display | more...

About a month ago I worked with a young woman who bought quite a few things from the company that employs me. Today I was thinking about her, I'm not sure why she drifted through my mind but I was speaking with someone else and wondering how she was doing with her foot problems when she walked into the store with her mother. Through the course of the return process she explained that her podiatrist was upset that I had recommended the wrong shoe/orthotic combination for her foot.*

To give you some background on the situation I have to explain that orthotic inserts are one of the big money makers for people in the footwear industry. Pitched as a wellness product they are recommended by orthopedic surgeons, physical therapists, chiropractors and podiatrists. Every year the company I work for makes millions of dollars selling orthotics, they are a product that I have personally benefited from and because I understand how they work I'm generally very good at helping people understand the benefits an over the counter arch support will provide.

If the company I worked for really wanted to help people they would train their sales associates how to fit people with shoes and orthotics because very few wardrobing experiences can compete with getting a great pair of shoes that function as a natural extension of your body. If you go behind the scenes at a shoe store you'll see vendor sponsored incentive plans and pet shoes, you can find daily, weekly and even hourly sales goals however you won't find any manuals explaining the difference between a stability/motion control running shoe and a cushioned one designed for a completely different foot.

At work I consider myself a professional rather than an expert. I'm aware that I have a lot to learn, I'm not afraid to tell people that I don't know the answer to their question and I'm also willing to let customers walk out with nothing rather than push them into a product they aren't comfortable with. Naturally I want to sell shoes but the way I work is different than the way some other people work. I consider it a privilege to work with me so if customers treat me like crap or aren't interested in what I could tell them about their foot I provide exceptional customer service but my goal is to get them in and out of the store as quickly as possible so I can focus on the people who want to work with me.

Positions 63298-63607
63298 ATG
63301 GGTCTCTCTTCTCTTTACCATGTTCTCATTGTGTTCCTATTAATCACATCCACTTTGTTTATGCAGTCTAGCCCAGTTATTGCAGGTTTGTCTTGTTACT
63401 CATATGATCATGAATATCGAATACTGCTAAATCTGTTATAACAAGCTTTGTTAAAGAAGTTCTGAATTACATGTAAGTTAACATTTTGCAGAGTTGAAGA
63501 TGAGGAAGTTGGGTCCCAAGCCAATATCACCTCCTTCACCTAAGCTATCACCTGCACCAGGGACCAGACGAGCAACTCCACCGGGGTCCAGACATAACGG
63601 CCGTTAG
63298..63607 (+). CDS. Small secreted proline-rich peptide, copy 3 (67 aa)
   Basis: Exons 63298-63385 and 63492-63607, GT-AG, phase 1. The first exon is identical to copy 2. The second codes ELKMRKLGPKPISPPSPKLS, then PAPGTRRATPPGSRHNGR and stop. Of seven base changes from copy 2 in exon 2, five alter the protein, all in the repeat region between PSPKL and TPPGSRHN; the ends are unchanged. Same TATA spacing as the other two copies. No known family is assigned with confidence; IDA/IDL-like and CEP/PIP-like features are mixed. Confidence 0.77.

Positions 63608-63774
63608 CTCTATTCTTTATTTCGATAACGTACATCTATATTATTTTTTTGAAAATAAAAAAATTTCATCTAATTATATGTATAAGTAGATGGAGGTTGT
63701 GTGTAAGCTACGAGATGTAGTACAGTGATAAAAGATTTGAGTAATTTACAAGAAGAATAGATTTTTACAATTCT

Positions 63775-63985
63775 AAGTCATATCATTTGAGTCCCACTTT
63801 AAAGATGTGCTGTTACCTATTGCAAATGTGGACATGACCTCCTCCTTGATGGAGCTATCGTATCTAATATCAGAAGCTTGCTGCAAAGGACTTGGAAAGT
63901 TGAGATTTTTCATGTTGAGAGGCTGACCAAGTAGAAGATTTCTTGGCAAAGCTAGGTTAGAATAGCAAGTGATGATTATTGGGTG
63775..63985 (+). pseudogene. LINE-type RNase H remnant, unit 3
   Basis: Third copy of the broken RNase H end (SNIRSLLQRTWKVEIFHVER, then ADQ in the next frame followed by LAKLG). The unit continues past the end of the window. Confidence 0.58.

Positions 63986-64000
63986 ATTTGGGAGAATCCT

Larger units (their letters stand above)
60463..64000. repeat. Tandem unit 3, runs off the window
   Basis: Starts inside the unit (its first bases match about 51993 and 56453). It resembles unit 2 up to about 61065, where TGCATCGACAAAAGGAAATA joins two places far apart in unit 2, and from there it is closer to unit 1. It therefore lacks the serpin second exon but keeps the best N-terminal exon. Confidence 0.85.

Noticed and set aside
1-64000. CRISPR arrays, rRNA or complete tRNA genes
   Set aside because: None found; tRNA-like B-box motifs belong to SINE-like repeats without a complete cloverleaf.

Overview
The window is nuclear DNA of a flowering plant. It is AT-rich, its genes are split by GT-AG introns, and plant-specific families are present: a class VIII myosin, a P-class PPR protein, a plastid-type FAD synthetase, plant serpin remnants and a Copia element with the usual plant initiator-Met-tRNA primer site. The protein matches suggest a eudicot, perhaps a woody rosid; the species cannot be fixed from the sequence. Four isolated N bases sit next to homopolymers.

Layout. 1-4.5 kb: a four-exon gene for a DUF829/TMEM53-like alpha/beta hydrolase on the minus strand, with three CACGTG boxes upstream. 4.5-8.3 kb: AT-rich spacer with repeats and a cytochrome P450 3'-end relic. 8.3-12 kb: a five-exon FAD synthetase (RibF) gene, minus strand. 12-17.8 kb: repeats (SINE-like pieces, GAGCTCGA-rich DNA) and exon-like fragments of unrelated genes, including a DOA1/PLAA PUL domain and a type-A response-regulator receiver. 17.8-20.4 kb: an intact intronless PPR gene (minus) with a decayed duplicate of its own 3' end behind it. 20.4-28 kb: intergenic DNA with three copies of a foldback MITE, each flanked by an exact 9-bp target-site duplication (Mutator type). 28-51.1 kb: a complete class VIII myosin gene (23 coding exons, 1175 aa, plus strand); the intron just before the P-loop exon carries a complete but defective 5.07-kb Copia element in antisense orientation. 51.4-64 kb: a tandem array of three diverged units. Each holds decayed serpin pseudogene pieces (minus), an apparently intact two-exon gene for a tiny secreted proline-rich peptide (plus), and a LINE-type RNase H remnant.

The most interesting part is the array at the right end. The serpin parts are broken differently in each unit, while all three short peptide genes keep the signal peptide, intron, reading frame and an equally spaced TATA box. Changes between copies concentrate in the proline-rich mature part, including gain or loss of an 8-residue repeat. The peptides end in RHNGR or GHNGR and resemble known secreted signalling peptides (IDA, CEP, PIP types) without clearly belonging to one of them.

Daylogs are difficult for me to wrap up because there is no good way for me to end the story. Tomorrow I will go back to work and deal with the same set of people and problems. Incomprehensible stupidity is everywhere, most people don't care about good supportive shoes the way I do, very few people are willing to sit for the amount of time it takes to help them understand their foot so I'm selective about what I say to people. Maybe this sounds callous but that's my way of protecting myself from people who walk into the store and want to dicker on the price of a clearance shoe. Times are tight for almost everyone these days and I will work with any shoe budget you give me but if you disrespect my livelihood and lack the common courtesy I feel every person is entitled to then I consider you toxic and have no use for you.

*Shoes, the right socks and orthotics are a system in which each of the components can be manipulated to increase wellness, balance and end comfort. This system works best when you understand what each component has been designed to do and how they can work synergistically with each other. Due to lack of training I had inadvertantly created a situation where this woman's arches were being strained due to an excessive amount of support.

 

Log in or register to write something here or to contact authors.